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PKI primer: the technology and the promise

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Some security experts tout Public Key Infrastructure as the key enabling technology for E-commerce, the security safety net that will enable the buying and selling of goods online with the assurance that each party is who they say they are, that transactions will be completed as expected and that goods and services will be paid for.

Others say such expectations are overblown, that no security technology can be considered airtight and foolproof, at least not for long.

"Some people look at PKI as something that can't be contested, that's more foolproof than a written signature," says Patrick McBride, executive vice president of METASeS, a security consultancy in Atlanta. "That's bunk. People can and will steal keys."

The "keys" McBride refers to are actually software codes used to encrypt and decrypt data and to digitally "sign" documents. In essence, the key unlocks a user's digital identity.

Even if PKI isn't perfect - and nobody is claiming it is - it does appear to be the best bet for providing a strong layer of security around E-commerce transactions. Datamonitor, a research firm based in London, expects PKI vendors will show steady growth in coming years, generating $1.4 billion in 2003.

PKI consists of several components that typically reside on a user's client system or on a host server system, such as a Web site.

One of the key PKI components is a digital certficate, which identifies a person or a computer. Depending on the application for which it's intended, the certificate may identify the user by name and address, or it could have a raft of information, such as the user's various rights and privileges. For example, a bank may divide its customers by account size, allowing larger customers to access more areas on its Web site. Alternatively, this sort of authorization data can be stored in a centralized corporate directory rather than on the digital certificate, a strategy that some experts argue makes the data easier to update.

PKI also makes use of public and private keys that enable users to encrypt and to digitally "sign" messages or documents. When such an electronic signature is applied, it can be proven mathematically that the signed data wasn't tampered with en route to the recipient. This is an important element of PKI that provides for non-repudiation, which essentially is the ability to prove that a certain person initiated or completed a specific transaction.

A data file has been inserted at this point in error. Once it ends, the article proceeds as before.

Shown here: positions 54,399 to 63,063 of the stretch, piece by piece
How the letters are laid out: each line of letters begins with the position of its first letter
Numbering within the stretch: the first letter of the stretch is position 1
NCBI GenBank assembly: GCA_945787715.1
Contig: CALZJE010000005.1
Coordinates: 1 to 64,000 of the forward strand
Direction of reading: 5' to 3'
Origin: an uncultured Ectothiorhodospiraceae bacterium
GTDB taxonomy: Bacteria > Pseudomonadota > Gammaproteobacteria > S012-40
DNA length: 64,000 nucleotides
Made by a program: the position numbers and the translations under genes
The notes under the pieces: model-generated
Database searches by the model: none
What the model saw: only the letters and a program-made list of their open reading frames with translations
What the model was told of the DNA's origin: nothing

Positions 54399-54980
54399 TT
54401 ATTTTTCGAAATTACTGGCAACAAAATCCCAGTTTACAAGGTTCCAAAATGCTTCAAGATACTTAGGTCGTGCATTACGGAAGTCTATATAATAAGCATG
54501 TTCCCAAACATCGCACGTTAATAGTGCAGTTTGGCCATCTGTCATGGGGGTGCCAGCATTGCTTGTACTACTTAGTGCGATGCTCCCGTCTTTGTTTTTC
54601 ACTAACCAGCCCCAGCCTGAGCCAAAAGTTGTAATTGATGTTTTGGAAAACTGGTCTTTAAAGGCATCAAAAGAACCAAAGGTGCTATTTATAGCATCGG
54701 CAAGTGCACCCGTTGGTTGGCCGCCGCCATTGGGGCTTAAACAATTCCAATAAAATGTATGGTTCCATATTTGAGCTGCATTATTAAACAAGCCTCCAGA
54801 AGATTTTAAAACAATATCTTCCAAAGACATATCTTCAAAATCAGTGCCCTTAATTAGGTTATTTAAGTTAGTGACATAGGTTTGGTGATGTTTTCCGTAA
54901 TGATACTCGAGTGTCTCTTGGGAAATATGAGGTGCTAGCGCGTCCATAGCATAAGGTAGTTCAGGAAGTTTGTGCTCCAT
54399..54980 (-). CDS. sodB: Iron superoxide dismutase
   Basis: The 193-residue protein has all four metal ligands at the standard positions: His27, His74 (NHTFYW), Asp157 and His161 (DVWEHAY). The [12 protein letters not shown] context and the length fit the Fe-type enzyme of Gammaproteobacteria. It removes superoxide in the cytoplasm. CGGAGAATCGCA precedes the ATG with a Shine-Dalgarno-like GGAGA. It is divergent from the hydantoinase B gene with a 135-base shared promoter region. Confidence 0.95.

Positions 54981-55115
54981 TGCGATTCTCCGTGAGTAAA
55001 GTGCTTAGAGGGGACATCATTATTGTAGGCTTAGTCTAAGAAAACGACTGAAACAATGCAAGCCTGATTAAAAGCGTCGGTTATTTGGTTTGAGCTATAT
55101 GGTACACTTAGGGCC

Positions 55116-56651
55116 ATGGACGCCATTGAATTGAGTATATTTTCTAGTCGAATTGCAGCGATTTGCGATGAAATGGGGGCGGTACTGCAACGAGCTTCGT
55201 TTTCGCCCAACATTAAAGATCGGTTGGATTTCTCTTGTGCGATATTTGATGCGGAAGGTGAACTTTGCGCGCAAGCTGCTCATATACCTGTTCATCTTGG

In practice, PKI requires a rather elaborate system be established to distribute and manage certificates. Certificates are issued by a certificate authority (CA), which is a party that is trusted to appropriately manage certificates. A company could be its own CA, issuing and managing certificates on behalf of its employees. Alternatively, a number of public CAs are cropping up, such as Identrus in the financial industry.

Identrus was created by a number of large banks and is building a "hiearchy of trust" in the financial world. Identrus acts as the root of the hierarchy and authorizes other member banks to act as CAs on its behalf. Those CAs, in turn, become responsible for distributing certificates to companies and individuals they deem fiscally fit to participate in the system, using the same sort of criteria a bank applies before it agrees to issue a loan.

Similar trust hierarchies are cropping up in other vertical industries, and companies including VeriSign, Inc. also offer more general PKI services with varying levels of trust.

When it's all working correctly, PKI can enable secure online transactions between parties who don't know each other. If each party in the transaction has a certificate from a CA that is trusted by the other party, they can complete the transaction by verifying each other's identity and exchanging whatever secure documents are required. Similarly, a company could use PKI to give customers and business partners access to relevant parts of its internal computer systems, such as product databases and other supply chain information.

Clearly there are challenges in setting up such an elaborate system, and it's already been years in the making. Among the issues is how to protect the certificates and keys used in the process. But numerous vendors are at working coming up with answers, such as storing certificates in smart cards or other forms of hardware tokens rather than on PCs.

Another idea, espoused by companies including NTRU Cryptosystems, Inc., Burlington, Mass., is to establish a more dynamic system of creating keys. NTRU's strategy is to use keys that can be disposed of after each transaction, or even each step in a transaction, making the problem of stolen keys all but moot.

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